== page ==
While most of the media coverage of post-traumatic stress disorder (PTSD) focuses on the rough transition home experienced by veterans of Operation Enduring Freedom in Afghanistan and Operation Iraqi Freedom in Iraq, the disorder has been experienced by veterans from earlier conflicts, dating back to World War II, as well as a number of civilians.
By studying veterans from the Vietnam War, researchers are able to see the long-term consequences of having PTSD on a person's health. A new study says male twin veterans with PTSD who served during the Vietnam War are twice as likely to develop heart disease during a 13-year period, compared to those without PTSD.
The study, funded by the National Institutes of Health, looked into the presence of heart disease in 340 identical twins and 222 fraternal twins from the Vietnam Era Twin Registry. They found that the incidence of heart disease was 22.6 percent in twins with PTSD (177 veterans) and 8.9 percent in those without PTSD (425 veterans).
"This study provides further evidence that PTSD may affect physical health," said Dr. Gary H. Gibbons, director of the NIH's National Heart, Lung, and Blood Institute.
The researchers also found that among the 234 twins where one brother had PTSD and the other didn't, the incidence of heart disease was almost double, with 22.2 percent of those with PTSD compared to 12.8 percent of those without.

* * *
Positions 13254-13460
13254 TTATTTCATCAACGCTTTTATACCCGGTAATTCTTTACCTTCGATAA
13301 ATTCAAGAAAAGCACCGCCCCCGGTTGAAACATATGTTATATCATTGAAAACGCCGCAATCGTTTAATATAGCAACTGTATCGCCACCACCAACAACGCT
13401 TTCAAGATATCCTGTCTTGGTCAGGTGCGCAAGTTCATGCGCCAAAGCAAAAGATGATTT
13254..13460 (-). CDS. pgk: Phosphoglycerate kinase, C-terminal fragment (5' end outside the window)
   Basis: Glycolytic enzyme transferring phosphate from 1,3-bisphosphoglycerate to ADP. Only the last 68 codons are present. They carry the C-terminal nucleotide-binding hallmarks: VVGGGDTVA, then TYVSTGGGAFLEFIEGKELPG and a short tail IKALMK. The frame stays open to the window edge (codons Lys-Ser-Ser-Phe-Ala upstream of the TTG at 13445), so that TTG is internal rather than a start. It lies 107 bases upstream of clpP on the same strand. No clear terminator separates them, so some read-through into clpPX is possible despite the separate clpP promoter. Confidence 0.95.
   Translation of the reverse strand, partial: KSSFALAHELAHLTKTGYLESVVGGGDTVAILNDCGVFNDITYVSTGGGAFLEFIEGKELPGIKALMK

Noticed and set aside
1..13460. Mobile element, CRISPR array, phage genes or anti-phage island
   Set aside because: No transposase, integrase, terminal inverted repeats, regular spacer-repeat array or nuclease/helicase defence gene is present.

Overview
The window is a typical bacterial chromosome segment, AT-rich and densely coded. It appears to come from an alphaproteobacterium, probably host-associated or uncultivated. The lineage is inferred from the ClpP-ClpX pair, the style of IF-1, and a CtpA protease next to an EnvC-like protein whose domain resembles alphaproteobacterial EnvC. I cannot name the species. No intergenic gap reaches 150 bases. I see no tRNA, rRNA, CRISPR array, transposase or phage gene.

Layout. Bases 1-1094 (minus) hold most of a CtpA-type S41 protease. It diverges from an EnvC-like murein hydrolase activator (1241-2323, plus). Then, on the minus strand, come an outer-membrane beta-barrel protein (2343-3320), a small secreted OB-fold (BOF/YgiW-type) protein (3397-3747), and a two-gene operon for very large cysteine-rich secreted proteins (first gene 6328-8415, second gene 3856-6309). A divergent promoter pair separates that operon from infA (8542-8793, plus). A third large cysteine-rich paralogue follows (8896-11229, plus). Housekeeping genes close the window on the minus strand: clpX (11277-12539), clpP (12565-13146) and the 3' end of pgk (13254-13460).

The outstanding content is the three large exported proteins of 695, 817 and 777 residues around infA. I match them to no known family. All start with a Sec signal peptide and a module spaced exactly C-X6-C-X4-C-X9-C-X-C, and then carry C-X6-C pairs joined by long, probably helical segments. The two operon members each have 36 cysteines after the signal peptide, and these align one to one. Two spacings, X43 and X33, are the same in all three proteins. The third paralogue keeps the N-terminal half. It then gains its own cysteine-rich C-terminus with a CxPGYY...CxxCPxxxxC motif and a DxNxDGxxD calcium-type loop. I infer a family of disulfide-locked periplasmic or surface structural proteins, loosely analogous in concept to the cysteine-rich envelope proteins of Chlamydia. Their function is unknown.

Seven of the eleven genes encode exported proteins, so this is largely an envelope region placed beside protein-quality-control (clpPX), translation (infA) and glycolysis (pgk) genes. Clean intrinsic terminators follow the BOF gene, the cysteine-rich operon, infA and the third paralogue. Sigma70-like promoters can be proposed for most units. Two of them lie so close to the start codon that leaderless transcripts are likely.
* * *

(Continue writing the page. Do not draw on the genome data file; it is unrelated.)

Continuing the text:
The study focused on twins because it allowed the researchers to control for influences of genes as well as the environment when it came to how heart disease and PTSD developed. People with heart disease included anyone who had a heart attack, an overnight hospitalization for heart-related symptoms, and anyone who had any kind of procedure on their heart. They were also able to see the reduced blood flow to the heart in veterans with PTSD using nuclear scans.
"This study suggests a link between PTSD and cardiovascular health," Dr. Viola Vaccarino, lead researcher and chair of the department of epidemiology at the Rollins School of Public Health, said. "For example, repeated emotional triggers during everyday life in persons with PTSD could affect the heart by causing frequent increases in blood pressure, heart rate, and heartbeat rhythm abnormalities that in susceptible individuals could lead to a heart attack."
The emotional triggers in PTSD are caused by anxiety from traumatic events a person has seen or experienced — in this case the Vietnam War — and can happen at any moment. People with PTSD experience a "fight-or-flight" response even when they are no longer in danger. Symptoms often include flashbacks, frightening thoughts, depression, avoidance, being easily startled, and having angry outbursts.
The disorder affects almost 7.7 million adults in the U.S., and according to a 2006 analysis of military records from the National Vietnam Veterans Readjustment Study, 15 to 19 percent of Vietnam veterans experienced PTSD at some point after the war. With regards to the Iraq and Afghanistan conflicts, of the 1.7 million soldiers who served, 20 percent have been diagnosed with PTSD.
The Department of Veterans Affairs tracked veterans from Iraq and Afghanistan who were diagnosed with PTSD and mild traumatic brain injury, and found signs of heart disease, diabetes, slowed metabolism, and obesity among the young veterans — all of which are more common illnesses in middle to older age adults.
"Future research to clarify the mechanisms underlying the link between PTSD and heart disease in Vietnam veterans and other groups will help to guide the development of effective prevention and treatment strategies for people with these serious conditions," Gibbons said.
Source: Vaccarino V, et al. Post-traumatic stress disorder and incidence of coronary heart disease: a twin study. Journal of the American College of Cardiology. 2013.